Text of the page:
Influence Feature - Kyle Hjelmeseth

The Changing Influencer Landscape

By Kyle Hjelmeseth


Some days I wake up, open my emails, and think to myself that if I get one more email asking me to trade an Instagram post for a sweater I will drown…my Macbook. This is the world we live in, as influence peddlers and Instagram marketers, where the standard was set long ago to seed without pay. There is a shift ahead in ideology, and while it may not be felt influencer wide at first, sponsored content is coming.


Yes, sponsored content is already here, but the proliferation of the idea has been actually been a bit slow, as brands are (understandably) reluctant to pay for the ethereal idea of influence. As a business manager for the roster at God & Beauty the nature of my daily conversations is one of educating brands on how their investment of dollars pans out in not just influence over a specific demographic, but also in beautifully illustrated marketing content that takes time and resources to procure. On the flip side, I also understand that influence is fleeting, and my role at the agency involves educated and continually refining the brand of each influencer themselves. The goal is creating a trade that is mutually beneficial to both parties, whereas the brand receives content and promotion that help build sales and a relationship to the consumer, and our influencers build their paychecks through their talent and effort. While the world of seeding for trade is still relevant, the conversation is changing, and for three key reasons:


1. Throwing everything against the wall and seeing what sticks is Over – or at least it should be. Influencers were created by PR firms that thought to themselves, “hey, let’s give this person with a blog and a little street cred a free t-shirt and see what happens.” While I don’t see seeding free products for trade stopping anytime soon, the economics of throwing everything against the wall aren’t good business, and certainly doesn’t show ROI. And as micro-influencers continue to gain confidence in asking for rates, the time of giving everyone everything for a post will come to an end, as business strategy will dictate who a brand works with, and more importantly why they work with a particular personality.


I must say that I am being pleasantly surprised each day by brands that want to work with a specific person on my team, for a specific reason. They have a thought-out budget, expectations for deliverables, and an idea of how to measure success. This approach is how we can building lasting impact, together.


2. The Real Will Rise to the Top – Fake likes, fake comments, fake followers – there is an impressive list of ‘top’ influencers who pull in multi-figure deals, and yet have engagement that’s less than a percent. We see you, brands see you…your time is coming.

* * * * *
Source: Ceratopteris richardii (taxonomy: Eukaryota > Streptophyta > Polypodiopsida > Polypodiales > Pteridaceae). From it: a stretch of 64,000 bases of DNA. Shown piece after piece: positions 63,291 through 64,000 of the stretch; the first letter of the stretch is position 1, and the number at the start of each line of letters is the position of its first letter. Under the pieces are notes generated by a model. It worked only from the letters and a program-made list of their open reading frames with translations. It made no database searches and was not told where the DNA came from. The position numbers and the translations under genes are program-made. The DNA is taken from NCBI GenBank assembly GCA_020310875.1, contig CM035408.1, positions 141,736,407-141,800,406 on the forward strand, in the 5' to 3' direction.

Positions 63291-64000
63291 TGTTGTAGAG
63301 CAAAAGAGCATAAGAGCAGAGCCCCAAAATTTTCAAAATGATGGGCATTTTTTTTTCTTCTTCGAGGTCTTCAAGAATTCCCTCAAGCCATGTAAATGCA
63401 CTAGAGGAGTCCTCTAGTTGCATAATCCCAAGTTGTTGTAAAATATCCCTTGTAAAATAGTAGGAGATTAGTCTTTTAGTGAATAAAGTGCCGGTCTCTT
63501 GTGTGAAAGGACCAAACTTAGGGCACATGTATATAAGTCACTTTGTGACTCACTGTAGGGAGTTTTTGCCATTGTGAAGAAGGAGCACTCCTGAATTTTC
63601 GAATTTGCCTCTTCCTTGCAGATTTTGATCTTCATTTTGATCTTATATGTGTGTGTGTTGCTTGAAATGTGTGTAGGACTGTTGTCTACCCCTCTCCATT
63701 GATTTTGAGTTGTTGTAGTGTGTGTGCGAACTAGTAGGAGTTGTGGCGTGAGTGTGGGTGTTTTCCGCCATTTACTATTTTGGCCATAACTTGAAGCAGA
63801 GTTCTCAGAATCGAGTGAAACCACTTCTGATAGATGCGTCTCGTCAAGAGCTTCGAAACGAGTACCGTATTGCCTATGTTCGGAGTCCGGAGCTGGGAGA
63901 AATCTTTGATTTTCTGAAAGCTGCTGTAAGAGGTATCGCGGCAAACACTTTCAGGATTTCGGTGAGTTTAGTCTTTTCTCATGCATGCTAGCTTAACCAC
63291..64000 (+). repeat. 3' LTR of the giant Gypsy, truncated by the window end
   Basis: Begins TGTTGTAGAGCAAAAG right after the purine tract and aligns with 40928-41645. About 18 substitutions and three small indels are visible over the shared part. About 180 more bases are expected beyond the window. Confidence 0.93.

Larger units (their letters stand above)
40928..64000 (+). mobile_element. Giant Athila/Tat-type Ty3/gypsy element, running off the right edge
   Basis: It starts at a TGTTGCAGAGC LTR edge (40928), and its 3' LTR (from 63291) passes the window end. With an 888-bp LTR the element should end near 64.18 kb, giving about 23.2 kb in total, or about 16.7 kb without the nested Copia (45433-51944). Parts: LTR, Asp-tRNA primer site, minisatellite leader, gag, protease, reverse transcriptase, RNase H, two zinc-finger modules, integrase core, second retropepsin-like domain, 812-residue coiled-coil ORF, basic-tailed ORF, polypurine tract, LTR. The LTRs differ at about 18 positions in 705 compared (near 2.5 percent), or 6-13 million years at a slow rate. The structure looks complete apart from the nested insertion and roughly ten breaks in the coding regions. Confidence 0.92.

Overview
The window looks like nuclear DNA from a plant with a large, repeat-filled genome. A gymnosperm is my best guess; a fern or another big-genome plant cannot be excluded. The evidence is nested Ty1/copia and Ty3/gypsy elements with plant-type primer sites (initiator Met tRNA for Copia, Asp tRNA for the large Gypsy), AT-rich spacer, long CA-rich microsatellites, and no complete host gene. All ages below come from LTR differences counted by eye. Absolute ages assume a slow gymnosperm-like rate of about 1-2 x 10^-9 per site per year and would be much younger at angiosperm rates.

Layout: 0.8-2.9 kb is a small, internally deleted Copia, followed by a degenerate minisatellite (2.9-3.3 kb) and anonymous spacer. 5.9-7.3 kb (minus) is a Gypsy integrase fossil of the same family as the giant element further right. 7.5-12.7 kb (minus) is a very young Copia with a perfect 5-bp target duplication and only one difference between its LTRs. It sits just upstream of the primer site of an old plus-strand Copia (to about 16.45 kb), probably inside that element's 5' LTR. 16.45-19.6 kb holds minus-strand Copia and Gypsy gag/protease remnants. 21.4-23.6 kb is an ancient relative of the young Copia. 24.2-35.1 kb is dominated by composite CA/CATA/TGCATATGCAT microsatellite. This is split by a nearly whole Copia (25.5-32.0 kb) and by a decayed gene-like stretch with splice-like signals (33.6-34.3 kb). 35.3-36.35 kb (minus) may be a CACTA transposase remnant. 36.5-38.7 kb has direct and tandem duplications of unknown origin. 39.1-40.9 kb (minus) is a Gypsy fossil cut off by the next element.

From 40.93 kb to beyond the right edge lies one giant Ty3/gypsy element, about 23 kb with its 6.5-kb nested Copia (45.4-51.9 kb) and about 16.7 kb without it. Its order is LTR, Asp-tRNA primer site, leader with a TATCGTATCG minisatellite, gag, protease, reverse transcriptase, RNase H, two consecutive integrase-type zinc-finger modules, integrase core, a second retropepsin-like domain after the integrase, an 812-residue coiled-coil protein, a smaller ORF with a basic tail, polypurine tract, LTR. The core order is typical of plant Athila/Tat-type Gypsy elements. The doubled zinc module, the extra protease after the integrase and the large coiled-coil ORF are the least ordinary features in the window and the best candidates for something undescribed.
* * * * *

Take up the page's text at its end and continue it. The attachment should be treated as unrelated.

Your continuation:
With brand + influencer success stories like La Croix, Iris + West, and many others, it’s not about the mega-influencer bringing in success anymore. Half of their followers could have been bought anyway. Now that the FCC is forcing the hand of this industry, savvy brands are turning to advocacy to draw love…not likes. Knowing whose influence is real is going to bring you so many more sales than bought bots. Not to call anyone out and take a check out of your hands, but if a brand is reading this I urge you to refocus on the real. While millions of followers can blind even seasoned markets to the truth, real engagement leads to real results, and the real will rise to the top.


3. Talent Matters – The content that made an influencer influential should matter. My favorite part of being a manager is my commitment to educating brands and PR folk on how they shouldn’t want to buy a spot in our Instagram feeds, they want to buy the image…and getting placed on the feed just happens to be an awesome secondary byproduct of a focus on creating a great story together, stunning visuals or fantastic video.

More and more brands are coming to God & Beauty because they have bought into the fact that influence only matters because the talent matters. When Instagram is over and people’s thumbs have moved on, only those influencers with real skills will survive. 


So, before I receive one more t-shirt for trade email and throw my laptop in the river, let’s agree on the future of Influencer marketing. Savvy brands will shore up their seeding processes, we will see a move toward quality engagement over quantity of followers, and actual talent will create a new marketplace for services. Agencies will (as many are now) partner with influencers to create something meaningful, with goals that are established together. Meaningful content is work, and ultimately we will see both the brand and influencer respected for creating that work together.